In Strategic Primer, the players have limitless possibilities in their countries’ scientific and technological advancement, not limited even by what’s strictly possible in our own world. But one of the few actual limitations on that principle is that ordinarily, a player can’t follow more than one somewhat-similar “line of inquiry”—either Star Wars-style “hyperspace” or Star Trek-esque “warp drive,” but probably not both, for example. And even when “directions of research” aren’t mutually exclusive, a player’s researchers will find some easier than others. These two ideas make up something that I call “specialties.”
Each player’s researchers will eventually have a number of specialties—broad categories of advances that they, other things being equal, find easier to work towards and discover. As long as they continue to research within those areas, this becomes a major advantage—to compensate for the initial cost (which the player might well not notice—and see below) of developing a somewhat complex and comprehensive understanding of the subjects involved rather than just dipping in here and there.
But this advantage is not without its price. First, as I mentioned, embarking on a specialty may limit other areas of research. This can be an essentially absolute prohibition, such as further development of a “magic” with inherently and necessarily unpredictable effects becoming impossible if all researchers are trained in the scientific method, but this is not always the case—as illustrated by the story of the discovery of antimatter in our world. And second, some specialties may become more difficult (but not impossible) to research: “retooling” and paradigm shifts are always costly.
This comparatively simple mechanic is complicated somewhat by the fact that players can have more than one specialty, and even more by their ability to exchange knowledge—and scientists—with each other. Because of the principles behind specialties (among other reasons), trading advances is not (or eventually won’t be) a simple matter of sending blueprints or prototypes across, but if two players with contrasting (or “incompatible”) specialties work together, they can develop technology or discover knowledge that neither could alone. This synergy also applies, to a lesser extent, to a single player’s research deriving from multiple specialties.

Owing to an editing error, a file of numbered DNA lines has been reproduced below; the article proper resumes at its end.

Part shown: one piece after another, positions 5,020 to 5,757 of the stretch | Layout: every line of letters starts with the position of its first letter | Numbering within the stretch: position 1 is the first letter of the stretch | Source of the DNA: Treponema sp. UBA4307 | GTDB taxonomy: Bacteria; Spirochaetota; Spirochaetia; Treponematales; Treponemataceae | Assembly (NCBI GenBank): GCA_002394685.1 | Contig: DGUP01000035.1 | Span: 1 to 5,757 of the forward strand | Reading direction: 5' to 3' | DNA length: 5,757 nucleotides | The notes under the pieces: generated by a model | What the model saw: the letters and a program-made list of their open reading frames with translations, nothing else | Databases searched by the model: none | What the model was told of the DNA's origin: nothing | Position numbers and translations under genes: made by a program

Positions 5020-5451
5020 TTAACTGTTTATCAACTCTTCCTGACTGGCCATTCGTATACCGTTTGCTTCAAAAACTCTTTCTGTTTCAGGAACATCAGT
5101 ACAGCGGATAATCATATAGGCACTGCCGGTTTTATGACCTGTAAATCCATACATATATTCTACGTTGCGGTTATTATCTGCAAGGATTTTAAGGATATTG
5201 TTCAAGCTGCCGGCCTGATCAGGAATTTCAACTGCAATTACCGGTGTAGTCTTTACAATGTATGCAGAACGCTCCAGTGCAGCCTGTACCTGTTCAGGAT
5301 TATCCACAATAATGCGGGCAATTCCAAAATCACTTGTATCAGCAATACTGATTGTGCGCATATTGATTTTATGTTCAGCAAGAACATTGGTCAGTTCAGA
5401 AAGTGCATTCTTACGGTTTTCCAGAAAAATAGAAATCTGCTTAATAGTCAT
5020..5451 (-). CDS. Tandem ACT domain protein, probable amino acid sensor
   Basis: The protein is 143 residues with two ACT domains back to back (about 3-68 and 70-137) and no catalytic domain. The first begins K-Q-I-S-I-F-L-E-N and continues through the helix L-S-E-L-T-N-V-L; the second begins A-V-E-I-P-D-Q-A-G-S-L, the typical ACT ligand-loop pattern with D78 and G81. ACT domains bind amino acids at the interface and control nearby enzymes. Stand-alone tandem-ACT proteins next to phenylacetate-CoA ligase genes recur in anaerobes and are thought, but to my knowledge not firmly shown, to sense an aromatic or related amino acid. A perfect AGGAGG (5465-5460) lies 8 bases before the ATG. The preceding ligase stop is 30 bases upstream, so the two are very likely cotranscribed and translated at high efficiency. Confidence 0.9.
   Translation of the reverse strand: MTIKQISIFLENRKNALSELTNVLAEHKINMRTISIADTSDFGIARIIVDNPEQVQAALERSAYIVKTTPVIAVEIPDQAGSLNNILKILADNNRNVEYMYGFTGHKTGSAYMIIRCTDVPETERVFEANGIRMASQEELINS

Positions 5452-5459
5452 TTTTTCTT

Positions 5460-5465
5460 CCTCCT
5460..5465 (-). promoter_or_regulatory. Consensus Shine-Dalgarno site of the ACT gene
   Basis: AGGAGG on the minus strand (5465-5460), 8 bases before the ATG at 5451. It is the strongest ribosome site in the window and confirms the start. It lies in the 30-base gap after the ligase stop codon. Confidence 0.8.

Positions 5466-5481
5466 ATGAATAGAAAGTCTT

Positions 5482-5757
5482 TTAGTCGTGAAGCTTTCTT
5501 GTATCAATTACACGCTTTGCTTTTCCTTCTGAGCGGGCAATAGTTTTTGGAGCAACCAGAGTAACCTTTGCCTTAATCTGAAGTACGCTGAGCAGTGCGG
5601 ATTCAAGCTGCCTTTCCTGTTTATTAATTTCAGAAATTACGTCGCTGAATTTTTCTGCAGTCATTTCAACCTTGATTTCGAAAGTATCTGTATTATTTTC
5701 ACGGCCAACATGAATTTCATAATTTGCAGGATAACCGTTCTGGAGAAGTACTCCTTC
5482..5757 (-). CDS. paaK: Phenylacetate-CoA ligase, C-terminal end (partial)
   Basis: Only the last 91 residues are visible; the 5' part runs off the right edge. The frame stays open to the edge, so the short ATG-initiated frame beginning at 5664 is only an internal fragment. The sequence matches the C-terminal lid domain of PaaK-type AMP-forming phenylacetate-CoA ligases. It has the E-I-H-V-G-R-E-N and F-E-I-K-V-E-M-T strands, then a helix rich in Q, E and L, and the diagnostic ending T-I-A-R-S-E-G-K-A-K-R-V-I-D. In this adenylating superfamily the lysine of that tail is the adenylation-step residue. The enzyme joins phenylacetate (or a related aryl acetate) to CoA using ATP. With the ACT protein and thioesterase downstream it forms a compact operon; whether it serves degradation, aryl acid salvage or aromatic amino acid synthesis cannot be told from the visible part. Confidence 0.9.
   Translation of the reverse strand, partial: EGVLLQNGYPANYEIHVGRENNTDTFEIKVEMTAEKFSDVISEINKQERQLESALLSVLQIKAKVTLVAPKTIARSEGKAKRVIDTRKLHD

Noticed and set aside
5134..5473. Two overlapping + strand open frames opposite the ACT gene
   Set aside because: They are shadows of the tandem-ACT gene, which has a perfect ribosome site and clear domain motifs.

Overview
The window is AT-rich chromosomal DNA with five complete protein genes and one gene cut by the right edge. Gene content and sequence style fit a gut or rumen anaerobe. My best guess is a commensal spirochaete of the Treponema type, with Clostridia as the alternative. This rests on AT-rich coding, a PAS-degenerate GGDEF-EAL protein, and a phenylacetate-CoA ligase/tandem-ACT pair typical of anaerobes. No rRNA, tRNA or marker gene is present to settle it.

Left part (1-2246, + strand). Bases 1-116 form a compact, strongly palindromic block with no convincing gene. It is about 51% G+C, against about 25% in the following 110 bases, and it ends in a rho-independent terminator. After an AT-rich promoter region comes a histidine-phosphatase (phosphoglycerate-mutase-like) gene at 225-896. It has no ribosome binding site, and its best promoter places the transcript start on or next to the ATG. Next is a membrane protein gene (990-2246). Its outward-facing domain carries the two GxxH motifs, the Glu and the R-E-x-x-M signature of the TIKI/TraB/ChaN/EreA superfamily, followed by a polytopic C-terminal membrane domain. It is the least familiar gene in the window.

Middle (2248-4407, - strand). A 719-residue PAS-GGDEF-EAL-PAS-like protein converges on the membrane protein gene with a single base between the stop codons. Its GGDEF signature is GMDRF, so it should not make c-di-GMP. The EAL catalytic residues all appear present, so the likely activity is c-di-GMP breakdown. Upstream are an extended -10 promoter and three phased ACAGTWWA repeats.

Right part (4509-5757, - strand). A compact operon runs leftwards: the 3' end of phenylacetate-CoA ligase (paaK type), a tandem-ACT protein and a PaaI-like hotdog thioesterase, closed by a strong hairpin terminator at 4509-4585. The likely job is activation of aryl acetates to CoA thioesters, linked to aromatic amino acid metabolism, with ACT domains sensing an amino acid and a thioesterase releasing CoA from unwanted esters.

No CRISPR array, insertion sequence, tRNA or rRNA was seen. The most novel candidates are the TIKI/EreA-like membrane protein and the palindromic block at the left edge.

I’ll probably (when the relevant game mechanics are more fully developed) let players “mothball” specialties they’re no longer pursuing. This will forfeit the bonuses for research within that specialty, but will also negate the penalties for “cross-specialty” research. The reason I say “mothball” rather than “discard” is that, as long as the old advances themselves aren’t “forgotten,” I don’t think it should be possible to begin research along truly incompatible lines (unless another player has helped the scientists over the “humps” that made the specialties conflict)—the notion of “incompatible” specialties exists to allow technologies (and such) from mutually exclusive legendaria to exist in the same world without breaking the game entirely.
Any comments or questions about these game mechanics?